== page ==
Light is one of the most promising carriers of quantum information. It is robust against decoherence because it does not interact with stray electric and magnetic fields and passes unscathed through transparent matter.
But this prized robustness is also a serious limitation. Photons do not easily interact with each other so processing the information they carry is tricky.
In recent years, however, physicists have worked out how to make photons interact using interferometers and to carry out quantum computations using the output of one interferometer as the input for another.
The trouble is that interferometers are notoriously fickle. Sneeze and they need re-calibrating. So cascades of them tend to be hard to handle.
Today, Jonathan McDonald at the Air Force Research Laboratory in Rome New York, and a few pals reveal a way round this problem.
Their idea is to make holograms of interferometers so that their properties become ‘frozen’ in glass. This makes them much more stable.
The researchers then plan to stack the interferometers to perform simple quantum computations. “The approach here will “lock” these interferometers within a tempered piece of glass that is resistant to environmental factors,” they say.
MacDonald and co suggest using a commercial holographic material called OptiGrate to store these holograms and show how these devices could carry out simple tasks such as quantum teleportation and CNOT logic.
There are two serious limitations to this approach, however. First, these devices are not scalable. The reason is that a hologram requires a certain volume of space to carry out each computation with high fidelity. And since computations scale exponentially in quantum computers, so must the volume.
Second, these devices are not reprogrammable, at least not with today’s technology. The reason is that OptiGrate is a write-once material. Re-recordable holographic media are available but not currently with the fidelity that allows this kind of work though clearly that could change in future.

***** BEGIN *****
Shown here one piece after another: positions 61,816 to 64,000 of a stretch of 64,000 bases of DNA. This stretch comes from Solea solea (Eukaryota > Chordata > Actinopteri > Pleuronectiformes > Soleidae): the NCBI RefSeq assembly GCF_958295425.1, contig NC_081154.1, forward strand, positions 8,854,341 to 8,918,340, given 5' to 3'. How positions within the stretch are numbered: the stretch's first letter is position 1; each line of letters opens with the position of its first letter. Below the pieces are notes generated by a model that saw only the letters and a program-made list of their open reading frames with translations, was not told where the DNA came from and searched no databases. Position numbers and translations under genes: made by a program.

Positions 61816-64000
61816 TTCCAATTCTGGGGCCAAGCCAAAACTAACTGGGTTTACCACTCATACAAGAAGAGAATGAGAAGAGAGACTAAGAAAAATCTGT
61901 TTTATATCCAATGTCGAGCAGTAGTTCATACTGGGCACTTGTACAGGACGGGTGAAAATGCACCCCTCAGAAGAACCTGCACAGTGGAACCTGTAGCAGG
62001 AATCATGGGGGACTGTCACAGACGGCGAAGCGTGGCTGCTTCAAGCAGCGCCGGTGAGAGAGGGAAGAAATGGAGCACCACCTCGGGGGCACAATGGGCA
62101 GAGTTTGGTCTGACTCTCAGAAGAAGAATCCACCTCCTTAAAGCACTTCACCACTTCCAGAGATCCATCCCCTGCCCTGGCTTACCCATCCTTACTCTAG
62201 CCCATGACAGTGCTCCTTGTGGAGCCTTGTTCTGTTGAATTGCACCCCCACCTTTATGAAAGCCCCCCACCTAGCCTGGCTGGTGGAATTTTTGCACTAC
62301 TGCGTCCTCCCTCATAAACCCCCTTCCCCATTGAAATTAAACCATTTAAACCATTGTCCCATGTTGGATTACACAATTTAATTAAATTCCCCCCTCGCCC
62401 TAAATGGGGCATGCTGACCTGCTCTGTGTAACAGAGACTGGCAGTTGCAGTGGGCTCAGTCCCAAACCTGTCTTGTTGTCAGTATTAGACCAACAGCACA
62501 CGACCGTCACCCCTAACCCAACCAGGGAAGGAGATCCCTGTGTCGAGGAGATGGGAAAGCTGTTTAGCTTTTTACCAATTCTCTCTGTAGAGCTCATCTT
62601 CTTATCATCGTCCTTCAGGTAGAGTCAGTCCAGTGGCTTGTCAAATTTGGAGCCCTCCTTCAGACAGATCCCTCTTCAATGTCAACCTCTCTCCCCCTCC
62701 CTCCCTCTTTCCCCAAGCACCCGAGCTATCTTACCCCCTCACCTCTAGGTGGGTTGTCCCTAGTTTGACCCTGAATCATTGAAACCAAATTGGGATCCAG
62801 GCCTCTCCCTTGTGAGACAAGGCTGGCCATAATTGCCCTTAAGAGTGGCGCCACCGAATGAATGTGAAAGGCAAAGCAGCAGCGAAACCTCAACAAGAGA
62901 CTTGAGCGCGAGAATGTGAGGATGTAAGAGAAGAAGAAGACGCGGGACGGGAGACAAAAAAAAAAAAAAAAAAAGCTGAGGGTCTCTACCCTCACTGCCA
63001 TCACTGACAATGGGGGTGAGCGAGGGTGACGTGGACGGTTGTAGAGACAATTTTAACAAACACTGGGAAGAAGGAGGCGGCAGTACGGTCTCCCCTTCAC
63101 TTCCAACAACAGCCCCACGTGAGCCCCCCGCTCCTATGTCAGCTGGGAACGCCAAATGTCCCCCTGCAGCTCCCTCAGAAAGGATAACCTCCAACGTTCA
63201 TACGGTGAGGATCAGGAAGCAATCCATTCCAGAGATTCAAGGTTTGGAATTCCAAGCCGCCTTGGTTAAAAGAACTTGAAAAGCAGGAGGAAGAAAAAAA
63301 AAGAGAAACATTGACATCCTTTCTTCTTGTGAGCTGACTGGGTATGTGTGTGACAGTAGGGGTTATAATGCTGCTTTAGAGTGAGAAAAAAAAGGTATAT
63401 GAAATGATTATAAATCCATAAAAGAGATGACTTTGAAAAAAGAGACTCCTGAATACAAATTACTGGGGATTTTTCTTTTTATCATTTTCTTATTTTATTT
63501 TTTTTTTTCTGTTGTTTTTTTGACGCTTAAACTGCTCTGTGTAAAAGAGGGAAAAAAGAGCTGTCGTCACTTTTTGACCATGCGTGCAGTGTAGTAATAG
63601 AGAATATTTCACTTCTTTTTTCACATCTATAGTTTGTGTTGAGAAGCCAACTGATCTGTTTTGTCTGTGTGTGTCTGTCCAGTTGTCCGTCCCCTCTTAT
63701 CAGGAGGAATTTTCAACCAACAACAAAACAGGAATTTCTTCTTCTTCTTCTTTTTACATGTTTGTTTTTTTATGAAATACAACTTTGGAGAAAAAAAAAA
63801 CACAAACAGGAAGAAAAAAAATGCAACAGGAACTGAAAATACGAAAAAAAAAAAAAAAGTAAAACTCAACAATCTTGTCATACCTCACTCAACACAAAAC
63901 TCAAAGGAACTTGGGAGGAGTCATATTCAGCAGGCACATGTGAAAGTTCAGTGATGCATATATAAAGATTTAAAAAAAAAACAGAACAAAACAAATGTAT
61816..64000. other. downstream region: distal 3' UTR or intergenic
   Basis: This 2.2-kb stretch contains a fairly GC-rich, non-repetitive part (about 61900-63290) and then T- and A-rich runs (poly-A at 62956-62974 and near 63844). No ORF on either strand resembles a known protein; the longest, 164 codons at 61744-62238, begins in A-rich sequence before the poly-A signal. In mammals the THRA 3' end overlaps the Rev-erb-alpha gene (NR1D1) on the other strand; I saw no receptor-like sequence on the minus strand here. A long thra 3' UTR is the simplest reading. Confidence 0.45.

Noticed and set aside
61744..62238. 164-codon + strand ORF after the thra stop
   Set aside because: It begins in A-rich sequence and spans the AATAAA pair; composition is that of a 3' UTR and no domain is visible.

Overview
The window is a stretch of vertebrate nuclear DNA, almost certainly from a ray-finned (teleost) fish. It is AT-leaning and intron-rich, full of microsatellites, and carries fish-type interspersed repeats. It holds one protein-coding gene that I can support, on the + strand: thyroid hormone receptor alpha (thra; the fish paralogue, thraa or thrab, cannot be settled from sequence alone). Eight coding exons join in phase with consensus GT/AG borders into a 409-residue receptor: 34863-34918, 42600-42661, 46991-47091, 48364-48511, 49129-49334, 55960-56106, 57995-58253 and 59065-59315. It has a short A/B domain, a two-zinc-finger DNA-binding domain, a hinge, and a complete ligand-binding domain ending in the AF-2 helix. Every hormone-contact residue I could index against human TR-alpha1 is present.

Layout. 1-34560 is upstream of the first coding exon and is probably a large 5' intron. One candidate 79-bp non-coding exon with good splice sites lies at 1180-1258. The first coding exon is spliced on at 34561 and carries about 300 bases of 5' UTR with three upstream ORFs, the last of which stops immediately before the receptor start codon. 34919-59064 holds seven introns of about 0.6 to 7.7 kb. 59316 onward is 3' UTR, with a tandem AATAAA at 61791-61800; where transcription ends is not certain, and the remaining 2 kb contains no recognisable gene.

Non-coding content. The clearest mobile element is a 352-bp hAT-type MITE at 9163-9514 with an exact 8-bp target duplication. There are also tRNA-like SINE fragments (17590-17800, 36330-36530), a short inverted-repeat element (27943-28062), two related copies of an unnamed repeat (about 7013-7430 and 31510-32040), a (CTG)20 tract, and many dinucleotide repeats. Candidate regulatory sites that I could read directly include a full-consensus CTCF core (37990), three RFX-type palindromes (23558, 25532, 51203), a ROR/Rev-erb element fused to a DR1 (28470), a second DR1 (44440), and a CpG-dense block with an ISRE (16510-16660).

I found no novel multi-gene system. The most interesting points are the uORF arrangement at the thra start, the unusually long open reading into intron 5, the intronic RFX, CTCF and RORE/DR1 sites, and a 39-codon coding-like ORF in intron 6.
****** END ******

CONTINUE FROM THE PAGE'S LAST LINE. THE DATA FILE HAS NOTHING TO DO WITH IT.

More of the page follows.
Given these limitations it’s easy to dismiss this idea as just another of a growing number of exotic forms of quantum computation that are gathering dust on (metaphorical) library shelves.
But there are a number of emerging applications for the kind of reliable but low-dimensional quantum computations that these devices could perform. These include quantum memory buses, quantum error correction circuits and quantum key distribution relays.
For the moment, no technology does these jobs reliably well, although there are many pretenders for this crown. The difference with McDonald and co’s idea is that it ought to be possible to build these devices now with off-the-shelf technology.
In fact, it wouldn’t be surprising if this paper was a forerunner for practical work being done to develop prototypes. We’ll be watching!
Prototypes will be important for ironing out a number of practical question marks about this approach. For example, these holograms will have to be stacked to carry out even simple quantum computations. But nobody is quite sure whether this output from one hologram can be accurately channelled into the input for another.
There’s only one way to find out.
Ref: arxiv.org/abs/1112.3489: Quantum Computing In A Piece Of Glass
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